Portillo switches tack to toe party line on top-ups

January 23, 2004

As the higher education bill reaches its second reading on Tuesday, THES reporters weigh up the opposition and analyse the last-minute manoeuvring

Michael Portillo, the former Tory rebel who had been leading calls among disaffected Conservatives to support the government's top-up fee proposals, now intends to vote against the bill, writes Alison Goddard.

Mr Portillo, MP for Kensington and Chelsea, whose constituency includes Imperial College London, was widely seen as having accepted the college's case for top-up fees.

The rector of Imperial College, Sir Richard Sykes, was instrumental in persuading Tony Blair of the need for increased, variable tuition fees. Sir Richard had argued that it cost Imperial College some £10,500 a year to teach an undergraduate.

The change of heart by Mr Portillo, who is due to stand down at the next election, was this week welcomed by Imperial College students, who are against top-up fees.

Mustafa Arif, president of Imperial College Union, said: "It is important that as many MPs as possible - from all shades of the political spectrum - vote against this bill so that we can have a sensible discussion about the alternatives.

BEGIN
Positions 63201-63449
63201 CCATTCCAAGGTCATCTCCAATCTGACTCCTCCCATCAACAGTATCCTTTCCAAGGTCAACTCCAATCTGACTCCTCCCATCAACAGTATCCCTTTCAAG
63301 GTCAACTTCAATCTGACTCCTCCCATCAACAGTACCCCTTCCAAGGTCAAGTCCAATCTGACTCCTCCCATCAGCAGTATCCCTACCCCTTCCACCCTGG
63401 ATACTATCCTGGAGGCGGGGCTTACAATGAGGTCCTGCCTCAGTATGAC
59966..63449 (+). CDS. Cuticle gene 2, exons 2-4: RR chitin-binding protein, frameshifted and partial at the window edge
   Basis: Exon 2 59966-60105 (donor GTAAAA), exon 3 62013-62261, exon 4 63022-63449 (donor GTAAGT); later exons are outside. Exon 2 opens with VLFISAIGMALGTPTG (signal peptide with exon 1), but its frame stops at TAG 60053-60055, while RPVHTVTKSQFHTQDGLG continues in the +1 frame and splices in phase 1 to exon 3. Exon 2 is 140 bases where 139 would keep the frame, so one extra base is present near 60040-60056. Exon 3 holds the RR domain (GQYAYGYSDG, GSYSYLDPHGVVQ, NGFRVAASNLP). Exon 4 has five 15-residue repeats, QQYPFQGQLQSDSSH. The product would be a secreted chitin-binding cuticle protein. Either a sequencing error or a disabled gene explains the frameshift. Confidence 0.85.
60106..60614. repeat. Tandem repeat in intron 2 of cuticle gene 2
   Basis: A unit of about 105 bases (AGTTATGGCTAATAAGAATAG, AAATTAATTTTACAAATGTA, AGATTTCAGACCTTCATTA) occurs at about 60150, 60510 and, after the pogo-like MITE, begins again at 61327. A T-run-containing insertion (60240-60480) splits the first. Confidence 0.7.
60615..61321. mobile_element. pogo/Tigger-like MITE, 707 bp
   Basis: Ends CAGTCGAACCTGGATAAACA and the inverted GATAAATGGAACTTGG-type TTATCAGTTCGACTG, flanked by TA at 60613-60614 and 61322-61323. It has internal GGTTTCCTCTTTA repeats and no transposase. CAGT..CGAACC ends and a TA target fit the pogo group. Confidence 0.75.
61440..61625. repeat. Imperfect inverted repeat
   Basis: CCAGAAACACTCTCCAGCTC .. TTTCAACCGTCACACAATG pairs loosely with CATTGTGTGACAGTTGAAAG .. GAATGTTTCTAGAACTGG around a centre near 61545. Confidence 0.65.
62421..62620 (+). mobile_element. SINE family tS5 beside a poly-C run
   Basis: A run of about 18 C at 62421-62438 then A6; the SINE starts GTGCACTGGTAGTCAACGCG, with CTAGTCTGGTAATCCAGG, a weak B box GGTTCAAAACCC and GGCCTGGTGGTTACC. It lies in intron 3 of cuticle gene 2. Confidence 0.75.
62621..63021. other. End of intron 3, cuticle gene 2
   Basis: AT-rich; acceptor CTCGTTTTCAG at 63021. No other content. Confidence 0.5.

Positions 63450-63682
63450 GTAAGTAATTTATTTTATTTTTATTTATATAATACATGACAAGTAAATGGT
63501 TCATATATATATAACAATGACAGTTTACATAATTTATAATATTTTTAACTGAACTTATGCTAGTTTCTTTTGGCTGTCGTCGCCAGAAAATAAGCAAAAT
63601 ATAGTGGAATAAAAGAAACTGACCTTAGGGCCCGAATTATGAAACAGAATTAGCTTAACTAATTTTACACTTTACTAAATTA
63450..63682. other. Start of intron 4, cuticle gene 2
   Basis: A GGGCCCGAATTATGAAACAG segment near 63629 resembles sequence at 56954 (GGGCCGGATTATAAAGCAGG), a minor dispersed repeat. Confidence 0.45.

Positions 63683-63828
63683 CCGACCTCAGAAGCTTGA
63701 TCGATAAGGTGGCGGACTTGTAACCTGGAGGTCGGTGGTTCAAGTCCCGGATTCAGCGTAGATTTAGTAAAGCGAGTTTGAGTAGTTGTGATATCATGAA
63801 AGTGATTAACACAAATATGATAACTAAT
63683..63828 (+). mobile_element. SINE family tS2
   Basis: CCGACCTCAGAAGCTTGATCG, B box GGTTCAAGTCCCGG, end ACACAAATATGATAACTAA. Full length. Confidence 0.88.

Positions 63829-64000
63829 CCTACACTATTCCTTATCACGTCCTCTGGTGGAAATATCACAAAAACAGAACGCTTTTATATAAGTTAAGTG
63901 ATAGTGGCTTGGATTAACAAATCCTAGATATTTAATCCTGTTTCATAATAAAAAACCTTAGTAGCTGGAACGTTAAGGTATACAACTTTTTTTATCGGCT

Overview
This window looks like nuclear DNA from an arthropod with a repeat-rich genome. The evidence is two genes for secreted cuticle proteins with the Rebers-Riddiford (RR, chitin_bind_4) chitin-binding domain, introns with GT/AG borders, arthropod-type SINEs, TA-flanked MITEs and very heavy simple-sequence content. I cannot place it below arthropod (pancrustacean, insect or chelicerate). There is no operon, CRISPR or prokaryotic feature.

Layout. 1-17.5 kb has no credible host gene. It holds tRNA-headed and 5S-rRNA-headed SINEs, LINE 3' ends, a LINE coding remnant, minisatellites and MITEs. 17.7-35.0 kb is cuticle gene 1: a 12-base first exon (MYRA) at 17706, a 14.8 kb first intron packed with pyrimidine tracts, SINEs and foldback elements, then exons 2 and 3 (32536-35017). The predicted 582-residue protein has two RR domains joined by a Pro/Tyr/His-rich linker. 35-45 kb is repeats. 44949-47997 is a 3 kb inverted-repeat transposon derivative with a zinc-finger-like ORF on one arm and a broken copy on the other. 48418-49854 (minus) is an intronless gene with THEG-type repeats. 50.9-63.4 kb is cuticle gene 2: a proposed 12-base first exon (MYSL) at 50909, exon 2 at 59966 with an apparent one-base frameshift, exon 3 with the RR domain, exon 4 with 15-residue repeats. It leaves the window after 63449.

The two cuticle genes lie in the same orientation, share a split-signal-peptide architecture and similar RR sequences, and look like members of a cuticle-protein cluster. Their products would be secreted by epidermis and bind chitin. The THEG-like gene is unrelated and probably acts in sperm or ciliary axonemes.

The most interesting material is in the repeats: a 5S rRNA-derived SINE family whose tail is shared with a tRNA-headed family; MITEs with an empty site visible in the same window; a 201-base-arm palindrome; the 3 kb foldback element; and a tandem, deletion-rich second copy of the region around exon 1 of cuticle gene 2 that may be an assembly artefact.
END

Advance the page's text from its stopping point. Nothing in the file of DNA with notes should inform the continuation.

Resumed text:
"Other Conservative rebels should take note of Michael Portillo's decision and vote against the government."

Despite Mr Portillo's promise to vote with fellow Tories against the higher education bill, Tim Yeo, the shadow education secretary, remains convinced that the bill will be passed at its second reading in the Commons on Tuesday.

Michael Howard, the Conservative Party leader, has admitted that his party has yet to formulate proposals for funding universities.

He said: "The truth is that the universities have a funding problem. The shortfall has been variously estimated at £10 billion or £11 billion. But neither the government nor ourselves have any proposals to deal with that."

Mr Howard added that he had "the gravest reservations about tuition fees" and reiterated his party's pledge to develop a higher education policy before the next election.

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